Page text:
When an Auto Writer Buys a Car: Part I


The inevitable has finally happened. For the first time since I began working at, I wound up in a position where my wife and I needed to buy a new car. Not too long ago I mentioned the shopping list we had put together for our next purchase, and now I’m going to retell everything that took place in our search for a new car, right up to driving the car off the lot.

Today, I’m going to tackle how we narrowed down the cars that made it to our final shopping list. Unlike most car shoppers, I have the distinct advantage of driving dozens of new cars every year, but the way we came up with our list is pretty much the same as anyone else.

For any car shopper, there are a few things about your needs that you have to determine before searching for a new car. Is it primarily a commute vehicle, a suburban errand-runner, a soccer-team hauler? We needed something with SUV utility — a folding cargo area — for our dog and our travels. That was the No. 1 factor in our entire shopping process. Plus, we’re a couple whose second car changes from week to week as I get test vehicles of all shapes and sizes. If I get stuck one week testing a two-door roadster and we need to pick up something from Home Depot, our own car better fit the bill.

Price was second. We set a hard cap of $30,000. Even though we’re a single-car family and could afford to go higher, in the end this car is my wife’s main transportation and only gets about 8,000 miles a year.

One other factor we decided on was that the new car had to have all- or four-wheel drive. Sure, you can get through winter in Chicago with front-wheel drive, but after four years of driving a Jeep Grand Cherokee, popping the SUV into 4WD and plowing out of any parking space was a delight. We can’t go back from there.

With those parameters in mind, here’s the shopping list we came up with. I also plugged these requirements into the New Car Recommender, which returned 99 2007 and 2008 models. I whittled it down from that number (it was easy to throw out selections like the too-large and too-thirsty Ford Explorer) to the 10 below.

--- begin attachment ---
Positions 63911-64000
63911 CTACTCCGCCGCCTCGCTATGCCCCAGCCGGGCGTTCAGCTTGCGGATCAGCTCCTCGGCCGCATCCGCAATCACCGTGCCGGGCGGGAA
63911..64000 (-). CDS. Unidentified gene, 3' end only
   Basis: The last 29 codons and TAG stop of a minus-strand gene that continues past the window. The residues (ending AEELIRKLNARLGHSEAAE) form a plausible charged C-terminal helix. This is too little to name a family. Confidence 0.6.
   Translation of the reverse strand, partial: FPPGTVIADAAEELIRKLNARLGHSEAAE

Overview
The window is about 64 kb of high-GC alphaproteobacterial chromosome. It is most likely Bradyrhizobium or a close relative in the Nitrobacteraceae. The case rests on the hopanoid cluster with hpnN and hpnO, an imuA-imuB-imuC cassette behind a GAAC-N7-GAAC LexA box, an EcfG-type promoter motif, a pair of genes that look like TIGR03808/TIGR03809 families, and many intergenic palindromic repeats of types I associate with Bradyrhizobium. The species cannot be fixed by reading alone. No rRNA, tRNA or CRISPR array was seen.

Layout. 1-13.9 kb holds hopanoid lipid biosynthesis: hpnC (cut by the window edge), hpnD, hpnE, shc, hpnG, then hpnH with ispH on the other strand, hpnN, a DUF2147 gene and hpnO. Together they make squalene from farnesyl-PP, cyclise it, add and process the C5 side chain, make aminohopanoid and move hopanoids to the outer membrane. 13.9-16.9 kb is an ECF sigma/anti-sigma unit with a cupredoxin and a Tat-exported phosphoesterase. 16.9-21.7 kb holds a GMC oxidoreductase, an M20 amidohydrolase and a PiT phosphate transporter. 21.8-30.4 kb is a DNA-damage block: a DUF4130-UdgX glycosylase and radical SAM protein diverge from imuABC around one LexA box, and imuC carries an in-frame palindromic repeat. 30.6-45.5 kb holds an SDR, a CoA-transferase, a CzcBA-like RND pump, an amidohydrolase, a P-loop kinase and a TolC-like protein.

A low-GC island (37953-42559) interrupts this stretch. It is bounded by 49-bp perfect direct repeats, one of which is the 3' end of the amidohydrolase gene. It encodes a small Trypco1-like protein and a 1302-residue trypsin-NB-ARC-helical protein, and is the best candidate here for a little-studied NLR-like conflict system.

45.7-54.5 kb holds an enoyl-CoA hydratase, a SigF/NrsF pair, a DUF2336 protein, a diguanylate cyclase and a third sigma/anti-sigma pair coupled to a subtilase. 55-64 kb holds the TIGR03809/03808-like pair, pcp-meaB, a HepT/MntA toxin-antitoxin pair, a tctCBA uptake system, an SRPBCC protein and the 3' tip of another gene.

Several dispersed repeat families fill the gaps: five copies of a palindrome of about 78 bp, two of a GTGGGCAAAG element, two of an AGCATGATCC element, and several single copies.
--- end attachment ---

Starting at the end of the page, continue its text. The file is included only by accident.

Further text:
The crossed-off vehicles didn’t make the final shopping list after they came through the test fleet and my wife Courtney was able to check them out for herself. What was left either met our high standards or were vehicles we hadn’t both driven. We also decided to keep an open mind and look again at the Outlander and CR-V. My main gripe with both of those was the cargo configuration. Tomorrow, I’ll talk about my first venture requesting quotes and test drives online.

  • 2007 Acura RDX: This would top the list if it weren’t more than the magical $30K self-enforced ceiling. It could still win if we splurge a little.
  • 2007 Dodge Magnum: Too long — 16 inches longer than our Jeep Grand Cherokee — for the city.
  • Ford Edge: After pricing and driving it, I just don’t like it any better (and for more money) than the CX-7.
  • 2008 Ford Escape Hybrid
  • 2007 Honda CR-V
  • 2007 Hyundai Santa Fe
  • 2007 Mazda CX-7
  • 2007 Mitsubishi Outlander
  • 2008 Saturn Vue
  • 2007/2008 Subaru Outback
  • 2007 Toyota RAV4: Courtney was uncomfortable driving it.

When an Auto Writer Buys a Car: Part II
When an Auto Writer Buys a Car: Part III
When an Auto Writer Buys a Car: Part IV

Photo of David Thomas
Former managing editor David Thomas has a thing for wagons and owns a 2010 Subaru Outback and a 2005 Volkswagen Passat wagon. Email David Thomas

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